Lady Gaga had the retractable roof opened at NRG Stadium for the start of her high-flying performance at the Super Bowl LI halftime show. There was little need. With her scintillating, spectacular and stirring 12-minute concert, she would have blown it off anyway.
Playing on a worldwide stage befitting her grandeur, Lady Gaga put together one of the most memorable Super Bowl halftime shows in the history of the game, opening with a subtle political statement – singing God Bless America on the roof of the stadium – then bungee jumping to the stage for a rollicking performance of seven of her greatest hits that ended with her throwing the microphone down to the field and, appropriately, catching a football. It’ll go down with Michael, Prince, Beyonce and Bruce as the greatest halftime show ever.
Everything – from the shimmering drones flying in unison above the stadium that formed an American flag to the choreography to the jagged stage surrounded by fire – was of the high production value and concept one expects from one of the most eccentric yet calculating pop stars on the planet. She’s the Madonna for the millennial set.
The acrobatics were stunning – reminiscent of the unforgettable Opening Ceremony to the Beijing Olympics – and the performance didn’t let down from there, from quick teases of her greatest hits (Born This Way, Just Dance, Poker Face and Telephone, the last of which had fans thinking that Beyonce, who was on that track with Gaga and hails from Houston, might be coming out for another performance). Alas, it wasn’t to be, but no matter. There was something more compelling about Gaga holding the stage by herself. Too often Super Bowl halftimes are stuffed with more guest appearances and cameos than a Judd Apatow movie. Gaga didn’t need any. She commanded the stage with song and dance like no one since Jackson ushered in the modern Super Bowl halftime spectacle in 1993.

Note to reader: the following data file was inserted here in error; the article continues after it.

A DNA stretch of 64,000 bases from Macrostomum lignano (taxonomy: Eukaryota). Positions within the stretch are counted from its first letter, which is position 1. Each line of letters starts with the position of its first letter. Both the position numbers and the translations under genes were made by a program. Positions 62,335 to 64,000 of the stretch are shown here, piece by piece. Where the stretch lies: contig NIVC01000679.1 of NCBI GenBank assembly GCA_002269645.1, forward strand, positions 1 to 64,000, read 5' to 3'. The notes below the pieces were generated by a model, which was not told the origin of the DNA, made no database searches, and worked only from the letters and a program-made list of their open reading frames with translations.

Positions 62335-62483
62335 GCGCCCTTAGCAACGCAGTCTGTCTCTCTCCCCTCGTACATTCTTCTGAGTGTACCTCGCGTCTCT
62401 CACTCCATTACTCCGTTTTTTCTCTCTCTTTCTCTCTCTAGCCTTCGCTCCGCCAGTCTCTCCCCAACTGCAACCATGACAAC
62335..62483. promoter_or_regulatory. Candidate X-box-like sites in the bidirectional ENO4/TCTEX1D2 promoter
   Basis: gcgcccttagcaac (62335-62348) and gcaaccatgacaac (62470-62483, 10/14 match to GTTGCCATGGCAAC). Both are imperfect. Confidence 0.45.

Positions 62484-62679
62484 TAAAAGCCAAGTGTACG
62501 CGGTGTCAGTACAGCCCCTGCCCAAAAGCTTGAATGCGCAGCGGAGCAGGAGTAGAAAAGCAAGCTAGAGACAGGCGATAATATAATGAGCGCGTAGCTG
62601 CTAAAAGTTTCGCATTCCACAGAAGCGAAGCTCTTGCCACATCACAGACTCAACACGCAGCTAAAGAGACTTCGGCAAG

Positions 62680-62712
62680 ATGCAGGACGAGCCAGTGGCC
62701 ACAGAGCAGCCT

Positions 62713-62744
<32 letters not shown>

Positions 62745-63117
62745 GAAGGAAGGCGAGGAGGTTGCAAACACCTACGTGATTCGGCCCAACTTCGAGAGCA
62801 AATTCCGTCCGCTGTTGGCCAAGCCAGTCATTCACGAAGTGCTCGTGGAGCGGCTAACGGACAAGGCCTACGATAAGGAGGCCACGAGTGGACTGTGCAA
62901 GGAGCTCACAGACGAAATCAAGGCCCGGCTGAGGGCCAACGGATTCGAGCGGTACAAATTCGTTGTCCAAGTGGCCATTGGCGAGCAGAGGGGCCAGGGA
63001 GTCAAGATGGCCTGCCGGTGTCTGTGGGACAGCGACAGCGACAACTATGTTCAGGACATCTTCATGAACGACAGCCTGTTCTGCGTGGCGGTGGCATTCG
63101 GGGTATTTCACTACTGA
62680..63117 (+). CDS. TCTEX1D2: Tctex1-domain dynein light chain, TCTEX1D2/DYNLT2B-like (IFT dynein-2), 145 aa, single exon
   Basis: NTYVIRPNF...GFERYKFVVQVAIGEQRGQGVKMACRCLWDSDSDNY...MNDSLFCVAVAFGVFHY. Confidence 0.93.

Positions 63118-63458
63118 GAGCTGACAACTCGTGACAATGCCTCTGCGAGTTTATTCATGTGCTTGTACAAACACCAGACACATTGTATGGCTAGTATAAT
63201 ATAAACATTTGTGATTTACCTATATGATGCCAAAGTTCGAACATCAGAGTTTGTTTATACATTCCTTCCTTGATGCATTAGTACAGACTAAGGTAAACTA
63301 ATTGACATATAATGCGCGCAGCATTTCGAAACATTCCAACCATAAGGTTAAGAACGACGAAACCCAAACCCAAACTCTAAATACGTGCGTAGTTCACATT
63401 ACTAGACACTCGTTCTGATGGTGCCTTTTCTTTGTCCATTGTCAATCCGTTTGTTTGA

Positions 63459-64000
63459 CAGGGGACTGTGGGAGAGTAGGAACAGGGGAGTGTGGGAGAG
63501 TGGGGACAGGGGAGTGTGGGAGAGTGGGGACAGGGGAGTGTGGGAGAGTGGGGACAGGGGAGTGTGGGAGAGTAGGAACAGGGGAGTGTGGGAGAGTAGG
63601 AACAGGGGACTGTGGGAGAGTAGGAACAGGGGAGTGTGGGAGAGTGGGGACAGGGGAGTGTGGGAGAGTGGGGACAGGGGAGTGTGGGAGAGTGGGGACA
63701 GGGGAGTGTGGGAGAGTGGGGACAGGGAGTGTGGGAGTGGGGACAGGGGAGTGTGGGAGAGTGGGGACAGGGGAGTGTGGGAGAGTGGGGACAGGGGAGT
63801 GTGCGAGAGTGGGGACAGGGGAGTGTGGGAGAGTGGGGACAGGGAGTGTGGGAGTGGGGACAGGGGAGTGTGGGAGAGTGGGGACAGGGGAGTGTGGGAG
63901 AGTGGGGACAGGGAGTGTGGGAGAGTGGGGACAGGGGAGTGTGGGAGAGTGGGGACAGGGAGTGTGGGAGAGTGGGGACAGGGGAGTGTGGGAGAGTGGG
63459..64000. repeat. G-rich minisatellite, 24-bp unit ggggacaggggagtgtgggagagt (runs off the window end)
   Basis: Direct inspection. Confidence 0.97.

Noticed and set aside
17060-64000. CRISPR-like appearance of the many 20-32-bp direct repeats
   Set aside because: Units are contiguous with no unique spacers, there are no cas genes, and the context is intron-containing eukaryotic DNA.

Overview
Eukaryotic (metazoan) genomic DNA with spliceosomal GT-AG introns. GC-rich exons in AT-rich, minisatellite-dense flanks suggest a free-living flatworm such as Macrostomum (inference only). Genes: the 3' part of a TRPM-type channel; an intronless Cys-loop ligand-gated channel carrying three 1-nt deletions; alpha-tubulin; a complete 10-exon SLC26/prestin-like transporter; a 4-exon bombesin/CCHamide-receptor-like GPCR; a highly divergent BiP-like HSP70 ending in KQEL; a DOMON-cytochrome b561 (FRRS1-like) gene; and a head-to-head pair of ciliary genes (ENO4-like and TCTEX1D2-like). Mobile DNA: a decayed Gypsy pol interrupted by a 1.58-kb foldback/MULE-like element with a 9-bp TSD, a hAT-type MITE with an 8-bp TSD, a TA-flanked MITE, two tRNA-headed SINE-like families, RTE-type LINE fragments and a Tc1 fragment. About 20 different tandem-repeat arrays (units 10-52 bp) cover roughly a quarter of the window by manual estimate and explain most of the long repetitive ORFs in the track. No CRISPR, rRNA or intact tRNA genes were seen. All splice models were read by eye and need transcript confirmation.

Gaga knew her audience, playing her six biggest hits in the seven-song setlist (plus the opener). She went God Bless America –> Edge of Glory –> Poker Face –> Born This Way –> Telephone –> Just Dance –> Million Reasons –> Bad Romance. Anyone who’s been to a wedding in the past five years has heard all but Million Reasons. But even that, the penultimate song in a long medley, was okay. It’s not like the time Bruce Springsteen played Working on a Dream as part of his four-song set.
When it was announced in September that the 30-year-old star would be performing in Houston, it seemed like a perfect marriage of flashiness and extravagance.
Hers is a personality as big as the platform she was given. And on Sunday Lady Gaga, who burst onto the scene in 2008 with a style and sound custom built for our culture of celebrity, put on a show as big as expected. She lived up to the hype.